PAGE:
Add Seeing to Reading and Writing
Group says children should have eye exam before start of school
SATURDAY, Aug. 3, 2002 (HealthDayNews) -- When you send your children back to school this fall, you're likely to get them new clothes and school supplies, but what about an eye exam?
More than 10 million American children will start the school year with an undetected vision problem, says the Vision Council of America (VCA).
The association says 80 percent of a child's learning is done visually. Research shows that 70 percent of the 2 million school-age children in the United States with reading difficulties suffer some type of visual impairment. These include ocular motor, perceptual or binocular dysfunction, says the VCA, a nonprofit optical trade association.
A recent VCA survey found that 6 percent of parents recognize that vision problems can cause learning difficulties and less than half of the parents took their child for a comprehensive eye exam within the past year.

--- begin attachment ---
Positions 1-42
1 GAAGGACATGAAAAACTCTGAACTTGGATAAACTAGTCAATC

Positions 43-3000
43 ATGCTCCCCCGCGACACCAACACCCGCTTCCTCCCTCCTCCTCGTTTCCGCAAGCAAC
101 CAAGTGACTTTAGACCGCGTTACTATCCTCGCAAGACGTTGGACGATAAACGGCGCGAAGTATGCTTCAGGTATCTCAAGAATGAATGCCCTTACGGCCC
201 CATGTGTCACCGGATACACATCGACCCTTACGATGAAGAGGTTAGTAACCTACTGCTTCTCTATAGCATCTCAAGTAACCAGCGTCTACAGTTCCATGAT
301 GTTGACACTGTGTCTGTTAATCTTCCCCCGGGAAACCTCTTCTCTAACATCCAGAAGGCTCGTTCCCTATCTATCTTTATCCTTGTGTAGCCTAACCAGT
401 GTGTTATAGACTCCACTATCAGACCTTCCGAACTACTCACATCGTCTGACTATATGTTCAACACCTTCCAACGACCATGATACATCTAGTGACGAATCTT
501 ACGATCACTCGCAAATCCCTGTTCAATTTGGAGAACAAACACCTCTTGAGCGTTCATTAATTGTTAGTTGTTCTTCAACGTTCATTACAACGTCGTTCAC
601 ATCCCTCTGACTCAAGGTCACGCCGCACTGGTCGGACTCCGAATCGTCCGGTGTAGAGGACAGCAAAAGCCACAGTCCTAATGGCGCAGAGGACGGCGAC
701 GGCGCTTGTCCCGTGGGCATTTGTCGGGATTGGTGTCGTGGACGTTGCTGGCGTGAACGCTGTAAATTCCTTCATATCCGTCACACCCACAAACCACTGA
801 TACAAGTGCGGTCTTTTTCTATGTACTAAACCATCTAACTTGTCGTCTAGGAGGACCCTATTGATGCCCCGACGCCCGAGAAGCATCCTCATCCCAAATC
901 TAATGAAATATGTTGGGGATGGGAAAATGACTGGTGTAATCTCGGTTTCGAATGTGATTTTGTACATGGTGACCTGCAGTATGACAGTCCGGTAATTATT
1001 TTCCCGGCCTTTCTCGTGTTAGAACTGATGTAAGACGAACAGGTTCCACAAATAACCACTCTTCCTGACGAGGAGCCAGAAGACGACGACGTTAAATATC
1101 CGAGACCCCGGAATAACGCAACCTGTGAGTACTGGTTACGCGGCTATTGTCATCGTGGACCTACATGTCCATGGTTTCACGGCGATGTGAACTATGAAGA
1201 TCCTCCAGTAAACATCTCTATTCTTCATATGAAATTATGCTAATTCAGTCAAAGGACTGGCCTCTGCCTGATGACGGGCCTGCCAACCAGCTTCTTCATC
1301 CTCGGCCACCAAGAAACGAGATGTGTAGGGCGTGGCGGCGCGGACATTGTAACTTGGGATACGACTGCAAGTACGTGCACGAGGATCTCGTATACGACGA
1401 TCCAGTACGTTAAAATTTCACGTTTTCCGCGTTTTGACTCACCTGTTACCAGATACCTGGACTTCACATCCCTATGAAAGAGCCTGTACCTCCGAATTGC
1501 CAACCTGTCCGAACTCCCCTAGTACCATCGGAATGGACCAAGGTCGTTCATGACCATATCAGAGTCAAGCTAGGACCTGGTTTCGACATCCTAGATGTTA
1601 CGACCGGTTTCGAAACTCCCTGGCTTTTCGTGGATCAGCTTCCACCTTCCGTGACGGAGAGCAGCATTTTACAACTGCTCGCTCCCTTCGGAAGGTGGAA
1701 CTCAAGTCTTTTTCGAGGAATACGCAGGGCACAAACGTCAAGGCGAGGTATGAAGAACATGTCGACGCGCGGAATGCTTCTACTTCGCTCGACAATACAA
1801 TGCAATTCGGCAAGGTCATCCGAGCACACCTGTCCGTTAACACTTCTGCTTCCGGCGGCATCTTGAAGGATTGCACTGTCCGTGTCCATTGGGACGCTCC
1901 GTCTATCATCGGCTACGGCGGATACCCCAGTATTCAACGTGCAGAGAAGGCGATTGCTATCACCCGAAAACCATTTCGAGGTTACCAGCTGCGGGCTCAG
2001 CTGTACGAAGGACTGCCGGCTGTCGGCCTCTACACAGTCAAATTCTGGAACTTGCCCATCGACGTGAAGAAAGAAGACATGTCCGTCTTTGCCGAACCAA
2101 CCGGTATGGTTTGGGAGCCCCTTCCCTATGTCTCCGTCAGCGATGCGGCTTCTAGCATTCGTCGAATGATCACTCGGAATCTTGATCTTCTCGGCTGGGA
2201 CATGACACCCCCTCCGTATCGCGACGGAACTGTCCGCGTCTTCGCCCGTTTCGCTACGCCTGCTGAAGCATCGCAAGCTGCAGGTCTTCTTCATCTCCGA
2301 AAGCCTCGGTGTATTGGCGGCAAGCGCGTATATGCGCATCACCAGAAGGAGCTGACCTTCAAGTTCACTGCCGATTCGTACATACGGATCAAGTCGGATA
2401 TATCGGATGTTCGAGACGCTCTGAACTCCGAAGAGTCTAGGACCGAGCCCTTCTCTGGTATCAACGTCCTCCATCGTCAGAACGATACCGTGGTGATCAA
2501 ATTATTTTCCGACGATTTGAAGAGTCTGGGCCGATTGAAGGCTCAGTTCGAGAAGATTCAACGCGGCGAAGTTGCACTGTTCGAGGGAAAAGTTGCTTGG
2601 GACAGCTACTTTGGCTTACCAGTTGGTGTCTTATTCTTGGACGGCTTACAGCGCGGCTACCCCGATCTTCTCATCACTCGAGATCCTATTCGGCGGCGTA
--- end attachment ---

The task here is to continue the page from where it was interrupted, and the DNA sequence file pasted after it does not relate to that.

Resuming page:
Here are 10 signs that may indicate your child has a vision problem:
- Squinting, closing or covering one eye.
- Holding a book close to the face.
- Losing their place while reading.
- Headache, nausea, or dizziness.
- Excessive clumsiness.
- Tilting head to one side.
- Frequent daydreaming.
- Using a finger as a place mark while reading.
- Performing below potential.
- Rubbing eyes repeatedly.
The VCA offers a free brochure and self-test to help you determine if anyone in your family may require an eye exam. You can get more information at the VCA Web site.